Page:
Encosia - ASP.NET, AJAX, jQuery, and more

How I handle JSON dates returned by ASP.NET AJAX

AJAX, ASP.NET, JavaScript, jQuery By . Updated May 1, 2009

A calendar

The problem of how to handle dates in JSON is one of the more troublesome issues that may arise when directly calling ASP.NET AJAX web services and page methods.

Unlike every other data type in the language, JavaScript offers no declarative method for expressing a Date. Consequently, embedding them within JSON requires a bit of fancy footwork. Since the question of how I handle this problem is something asked often in emails and in comments on other posts here, I want to address the topic with its own post.

To that end, I will attempt to explain what exactly the problem is with dates in JSON, how ASP.NET AJAX solves it, and my alternative solution that I believe is easier and works just as well in most cases.

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Using complex types to make calling services less… complex

AJAX, ASP.NET, JavaScript, jQuery By . Updated June 6, 2009

So far, my examples of using jQuery to interact with ASP.NET AJAX services have avoided passing complex data to the server during the request. This has been intentional, because I didn’t want to over-complicate the examples.

For primarily read-only scenarios, like the RSS reader examples, passing just a few simple values to the service is often all you need. However, this scalar approach quickly becomes untenable when making real-world service calls.

In this post, I’m going to show you how passing complex types to the server helps alleviate complexity, how json2.js and a data transfer object (DTO) facilitates this, and how to use jQuery to very easily build the DTO.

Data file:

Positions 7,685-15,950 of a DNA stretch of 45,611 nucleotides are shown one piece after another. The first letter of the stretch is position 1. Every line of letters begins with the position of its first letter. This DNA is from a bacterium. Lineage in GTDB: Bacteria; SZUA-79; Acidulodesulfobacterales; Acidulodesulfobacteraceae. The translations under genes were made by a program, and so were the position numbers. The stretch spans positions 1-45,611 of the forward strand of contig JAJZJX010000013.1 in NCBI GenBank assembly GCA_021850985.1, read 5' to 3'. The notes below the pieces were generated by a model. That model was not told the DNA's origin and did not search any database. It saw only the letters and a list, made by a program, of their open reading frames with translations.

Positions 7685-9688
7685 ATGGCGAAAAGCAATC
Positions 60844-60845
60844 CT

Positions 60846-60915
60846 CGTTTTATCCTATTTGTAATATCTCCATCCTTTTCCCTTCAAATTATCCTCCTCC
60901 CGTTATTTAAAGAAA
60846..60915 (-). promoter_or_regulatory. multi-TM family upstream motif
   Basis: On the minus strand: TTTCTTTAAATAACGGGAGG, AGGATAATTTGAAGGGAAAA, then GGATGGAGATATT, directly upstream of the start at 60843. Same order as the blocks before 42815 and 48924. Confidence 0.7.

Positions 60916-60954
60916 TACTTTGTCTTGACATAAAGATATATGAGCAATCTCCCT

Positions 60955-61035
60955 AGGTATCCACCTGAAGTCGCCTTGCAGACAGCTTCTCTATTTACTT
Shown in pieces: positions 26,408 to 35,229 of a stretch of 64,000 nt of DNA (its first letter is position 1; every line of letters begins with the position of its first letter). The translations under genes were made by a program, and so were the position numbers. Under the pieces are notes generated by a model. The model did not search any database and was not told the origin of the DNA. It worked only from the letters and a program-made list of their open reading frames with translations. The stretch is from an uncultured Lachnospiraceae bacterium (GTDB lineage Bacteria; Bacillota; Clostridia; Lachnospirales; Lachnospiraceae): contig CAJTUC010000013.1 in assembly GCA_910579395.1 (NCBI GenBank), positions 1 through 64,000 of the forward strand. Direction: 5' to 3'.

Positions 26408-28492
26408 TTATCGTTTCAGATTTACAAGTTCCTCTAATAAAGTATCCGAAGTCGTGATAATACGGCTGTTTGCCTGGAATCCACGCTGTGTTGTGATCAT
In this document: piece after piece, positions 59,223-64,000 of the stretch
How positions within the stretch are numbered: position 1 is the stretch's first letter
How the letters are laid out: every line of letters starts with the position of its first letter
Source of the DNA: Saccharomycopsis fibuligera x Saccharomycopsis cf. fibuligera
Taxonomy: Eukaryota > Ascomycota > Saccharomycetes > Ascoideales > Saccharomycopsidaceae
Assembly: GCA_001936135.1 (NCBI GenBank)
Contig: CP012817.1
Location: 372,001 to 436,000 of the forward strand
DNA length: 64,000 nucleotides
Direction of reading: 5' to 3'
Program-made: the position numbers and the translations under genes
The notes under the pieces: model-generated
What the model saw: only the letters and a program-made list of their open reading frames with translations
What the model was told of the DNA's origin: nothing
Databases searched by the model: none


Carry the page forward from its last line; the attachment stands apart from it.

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$(document).ready() and pageLoad() are not the same!

AJAX, ASP.NET, JavaScript, jQuery By . Posted March 25, 2009

Recently, I’ve attended several presentations in which ASP.NET AJAX’s pageLoad() shortcut is demonstrated as interchangeable with jQuery’s $(document).ready() event. The suggestion that both methods are equivalent actually appears to be true in simple demos, but is not the case and is certain to lead to later confusion.

While they seem similar on the surface, $(document).ready() and pageLoad() are very different behind the scenes. Determining the earliest point that it’s safe to modify the DOM requires a bit of black magic, and the two libraries approach that in their own unique ways. Additionally, pageLoad() is overloaded with some extra functionality which may surprise you.

In this post, I’ll clarify the major differences between jQuery and ASP.NET AJAX’s initialization functions, what implications those difference have in practice, and show you a third alternative when working with ASP.NET AJAX.

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Use jQuery to catch and display ASP.NET AJAX service errors